• Home
  • General
  • How Will Impeachment Proceedings Affect the Congressional Agenda?

    How Will Impeachment Proceedings Affect the Congressional Agenda?

    Capital with STOP barricade

    This blog post is written by AACTE consultant Jane West and is intended to provide update information. The views expressed in this post do not necessarily reflect the views of AACTE.

    It’s been quite a week in DC.  The most impressive news is having our home team—the Nationals—win the World Series, despite their substantial underdog status. Other than that, the House voted to proceed officially with the impeachment process on a totally partisan basis—and that promises to suck the oxygen out of any sort of Congressional agenda for months.

    Are we Headed to a Government Shutdown … Again?

    While the Senate made progress on funding bills this week, big hurdles remain. The Senate passed a package of four appropriations bill with a bipartisan vote of 84-9, the first funding bills to pass the Senate. However, Senate Democrats blocked movement on the package of two large spending bills:  Defense and Labor/HHS/Education. They are not happy that President Trump is insisting on funding for his border wall and that the Labor/HHS/Education bill’s spending level is so low.

    Sen. Schumer (D-NY) raised the specter of President Trump prompting a government shutdown by refusing to agree to funding bills—particularly if funding for his border wall is not included at the level he desires.  Schumer noted that as impeachment moves forward, President Trump will be looking for diversions and a government shutdown will be tempting. “I’m increasingly worried that President Trump will want to shut down the government again because of impeachment,” Schumer said. “He always likes to create diversions. I hope and pray he won’t want to cause another government shutdown because it might be a diversion away from impeachment.” Learn more.

    House Committee Adopts Higher Education Act Rewrite Along Partisan Lines

    On Thursday, the House Committee on Education and Labor adopted their Higher Education Act rewrite, HR 4674, with a partisan vote. Committee Chair Rep. Bobby Scott (D-VA) has indicated that he would like to see the bill, the College Affordability Act, on the House floor for a vote before the end of the year.  The bill is massive—1,200 pages with a $400 billion price tag—and makes a number of complex and significant changes to the law, which has not been reauthorized since 2008. HR 4674 was introduced two weeks ago, leaving higher education advocates scrambling to unpack the complex bill.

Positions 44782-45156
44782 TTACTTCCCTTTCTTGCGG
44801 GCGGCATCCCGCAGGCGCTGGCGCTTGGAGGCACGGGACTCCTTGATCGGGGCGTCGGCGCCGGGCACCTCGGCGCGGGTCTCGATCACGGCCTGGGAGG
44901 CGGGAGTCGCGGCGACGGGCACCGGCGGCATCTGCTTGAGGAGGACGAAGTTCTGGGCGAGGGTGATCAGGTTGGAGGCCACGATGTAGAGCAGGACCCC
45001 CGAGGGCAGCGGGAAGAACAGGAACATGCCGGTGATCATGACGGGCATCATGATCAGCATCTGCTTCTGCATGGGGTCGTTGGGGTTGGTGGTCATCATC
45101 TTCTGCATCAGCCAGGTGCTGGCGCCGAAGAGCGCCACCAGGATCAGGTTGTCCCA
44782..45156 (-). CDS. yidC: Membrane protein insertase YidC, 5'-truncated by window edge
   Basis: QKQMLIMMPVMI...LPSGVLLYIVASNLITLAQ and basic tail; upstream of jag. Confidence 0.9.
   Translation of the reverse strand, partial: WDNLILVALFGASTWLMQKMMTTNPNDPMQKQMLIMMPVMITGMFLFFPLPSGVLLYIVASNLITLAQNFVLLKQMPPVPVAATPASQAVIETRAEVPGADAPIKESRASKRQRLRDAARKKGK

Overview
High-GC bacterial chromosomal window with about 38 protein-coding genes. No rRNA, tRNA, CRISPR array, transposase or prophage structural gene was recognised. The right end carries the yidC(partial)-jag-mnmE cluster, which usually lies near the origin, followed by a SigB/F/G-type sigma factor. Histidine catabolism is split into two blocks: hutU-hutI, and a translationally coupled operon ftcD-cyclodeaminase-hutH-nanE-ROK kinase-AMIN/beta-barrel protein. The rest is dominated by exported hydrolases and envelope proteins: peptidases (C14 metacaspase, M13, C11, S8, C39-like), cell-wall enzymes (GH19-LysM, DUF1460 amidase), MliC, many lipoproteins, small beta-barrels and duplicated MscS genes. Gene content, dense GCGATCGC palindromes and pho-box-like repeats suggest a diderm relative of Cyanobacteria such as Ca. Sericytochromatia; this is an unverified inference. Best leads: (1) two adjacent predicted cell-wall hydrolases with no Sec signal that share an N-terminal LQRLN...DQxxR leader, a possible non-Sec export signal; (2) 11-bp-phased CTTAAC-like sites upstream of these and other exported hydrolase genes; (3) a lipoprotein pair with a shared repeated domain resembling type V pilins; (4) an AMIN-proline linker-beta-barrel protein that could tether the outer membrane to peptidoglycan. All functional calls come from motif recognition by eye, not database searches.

Key features of the passed bill include a mechanism for tuition-free community college; increasing  the amount of Pell grants; making Pell Grants available for high-quality, short-term programs where students can quickly build competitive skills in high-demand jobs; allowing current student financial aid debt holders to lower their interest rate; and changing the rules for for-profit colleges’ participation in federal student financial aid.

    Watch the markup and view a list of all amendments that were offered.

    The Nation’s Report Card is Not a Good one for Students

    This week the 2019 results were released from the National Assessment of Education Progress (NAEP),  a student achievement assessment periodically taken by about 600,000 students in reading and math.   A few take aways include:

    • The average 8th grade reading score declined in more than half of the states
    • The average 4th grade reading score declined in 17 states
    • Math scores remained relatively stable in most states
    • Only 35% of fourth graders were proficient in reading
    • In general, the highest performing students are stagnating while lower performing students are losing ground

    Superintendent of public instruction in Virginia, James Lane, noted the increase in schools of students who are impacted by poverty and trauma, and that the system needs to recruit and retain high-quality teachers who are equipped to meet the needs of a changing student population. Learn more.

    Wishing you a great weekend.  I will be in New Orleans next week for the annual Teacher Education Division of Council for Exceptional Children (CEC) conference. Hope to see you in NOLA!

    Continue reading the full Washington Update on my website for more information. Follow me @janewestdc.


    Tags: , , ,

    Jane E. West

    AACTE Education Policy Consultant

    AACTE Tools

    Follow Us